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  1. #26
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    In the almighty words of Nike: Just Do It

    You can't learn how to swim from reading a book.

  2. #27
    Webwellwisher Robert Warren's Avatar
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    Quote Originally Posted by Crimson77
    Well I'm thinking you need to define what you mean by succeed. For me success will be earning the same or a little more than what I'm earning currently working for someone else.
    That's exactly how I'm defining it. The rest is gravy and empire-building: wonderful perks, but above and beyond the nut.

    The type of sacrifices you seem to be talking about are very dramatic. Losing my house, family and everything I own by the sounds of it.
    So in other words, there's a limit to what you're willing to put your family through to make your business work. Good. We're making progress!

    Now what happens if it takes six months to a year before you're getting consistent work? Or if it takes two years (or possibly much longer) before you come anywhere close to your current salary working freelance? What happens if/when the savings are gone and you're still not breaking even? Got an attorney on board yet? How are you fixed for insurance?

    At the end of the day, the question I'm asking is this: if the first six to eighteen months don't work out nearly as you expect, are you prepared (psychologically, emotionally, financially) to carry out a war of attrition? Do you have the ability to stay in the trenches and fight, even when it seems that the war has turned against you? Or are you just blowing that scenario off as unrealistic, focusing only on being "motivated"?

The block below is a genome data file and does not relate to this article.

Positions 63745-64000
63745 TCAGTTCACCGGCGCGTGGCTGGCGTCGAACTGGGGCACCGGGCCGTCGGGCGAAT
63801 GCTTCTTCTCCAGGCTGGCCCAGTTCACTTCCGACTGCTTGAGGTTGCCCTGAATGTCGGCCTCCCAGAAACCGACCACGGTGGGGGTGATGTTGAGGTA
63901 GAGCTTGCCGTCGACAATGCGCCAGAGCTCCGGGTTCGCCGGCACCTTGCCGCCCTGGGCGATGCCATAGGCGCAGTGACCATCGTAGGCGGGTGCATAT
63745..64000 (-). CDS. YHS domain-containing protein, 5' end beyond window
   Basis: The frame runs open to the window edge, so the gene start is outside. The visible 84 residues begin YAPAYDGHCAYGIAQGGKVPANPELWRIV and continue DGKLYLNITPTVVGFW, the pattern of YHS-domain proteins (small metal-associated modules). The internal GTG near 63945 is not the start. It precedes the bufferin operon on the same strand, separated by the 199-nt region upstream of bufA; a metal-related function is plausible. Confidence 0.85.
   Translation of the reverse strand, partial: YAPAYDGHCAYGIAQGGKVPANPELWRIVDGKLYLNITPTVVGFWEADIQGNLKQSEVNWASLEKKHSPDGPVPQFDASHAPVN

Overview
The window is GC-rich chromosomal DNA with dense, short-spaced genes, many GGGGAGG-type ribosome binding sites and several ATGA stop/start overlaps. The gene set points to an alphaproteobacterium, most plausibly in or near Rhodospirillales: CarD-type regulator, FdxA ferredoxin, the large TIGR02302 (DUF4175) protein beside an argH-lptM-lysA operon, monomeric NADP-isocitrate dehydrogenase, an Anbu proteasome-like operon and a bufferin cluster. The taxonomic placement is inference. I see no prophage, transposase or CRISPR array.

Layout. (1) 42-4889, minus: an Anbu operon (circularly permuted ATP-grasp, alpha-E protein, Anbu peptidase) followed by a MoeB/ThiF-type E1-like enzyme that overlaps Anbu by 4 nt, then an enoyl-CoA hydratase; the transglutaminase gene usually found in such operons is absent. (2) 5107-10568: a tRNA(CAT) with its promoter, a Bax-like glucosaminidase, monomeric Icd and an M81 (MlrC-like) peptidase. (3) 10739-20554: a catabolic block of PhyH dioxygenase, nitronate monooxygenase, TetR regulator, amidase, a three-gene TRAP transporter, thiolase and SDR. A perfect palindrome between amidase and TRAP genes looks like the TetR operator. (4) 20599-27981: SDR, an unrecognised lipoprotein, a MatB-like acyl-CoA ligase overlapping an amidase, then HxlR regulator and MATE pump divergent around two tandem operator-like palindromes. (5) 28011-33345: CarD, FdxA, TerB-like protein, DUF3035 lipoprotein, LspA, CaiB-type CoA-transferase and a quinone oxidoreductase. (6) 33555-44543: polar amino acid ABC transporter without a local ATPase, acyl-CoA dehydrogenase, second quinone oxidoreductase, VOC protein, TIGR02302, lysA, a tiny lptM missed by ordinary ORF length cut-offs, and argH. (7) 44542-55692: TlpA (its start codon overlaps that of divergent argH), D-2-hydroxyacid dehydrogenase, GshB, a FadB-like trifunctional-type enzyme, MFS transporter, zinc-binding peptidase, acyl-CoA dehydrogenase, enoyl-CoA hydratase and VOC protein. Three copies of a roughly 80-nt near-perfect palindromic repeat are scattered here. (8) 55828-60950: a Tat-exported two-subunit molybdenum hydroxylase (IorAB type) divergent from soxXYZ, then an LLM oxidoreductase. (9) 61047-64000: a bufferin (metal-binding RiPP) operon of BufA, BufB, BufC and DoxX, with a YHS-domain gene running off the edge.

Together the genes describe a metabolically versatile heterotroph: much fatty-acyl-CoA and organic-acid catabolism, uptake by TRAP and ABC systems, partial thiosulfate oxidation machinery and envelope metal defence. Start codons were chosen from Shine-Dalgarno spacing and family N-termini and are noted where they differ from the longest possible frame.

What price are you really willing to pay? Are you even allowing for the possibility that you might have to pay it? At what point do you pull the plug and run back to Da Man?

    It's an important question. If you can't answer it, you're not ready to jump.

    Now, I understand what you're saying about motivational books or tapes. You can't just read a book to know what you're getting into. But 10 years of experience helping someone else to build and manage their business, a model of the business you are looking to create, has got to be some sort of foundation to start from.
    I'd certainly hope so. But then, most of us had foundations to start from - educational, professional, financial - and most of us still had to slug it out. It's the nature of the beast.

    The foundation gets you in the door. I've known folks with MBA's and just as much industry experience who rushed into freelance life and got broken hard. Their backgrounds actually served as liabilities: they were convinced that with all those advantages, they couldn't possibly fail. Arrogance kills.

    But all she's asked is where to start. She's not opening tomorrow. She's looking for advice. Motivation is a fine thing. But that's not what she's after. She's after real world advice on where to start.
    For God's sake, this is where to start! And all I'm seeing here is ducking and weaving, and people trying not to discourage themselves. What part of "do an honest and valid risk assessment" is unclear or offensive as being an extremely important first step to starting a business?

    If you were applying for a bank loan to start a business, the bank would be asking very similar questions to these - not quite the way I'm doing it, granted, but they'd want to know what your risks are. If your answer to them was, "Oh, I don't worry about that - I'm motivated, and that's what matters", their next step would be to call security.

    So the question remains. What does she need to do next?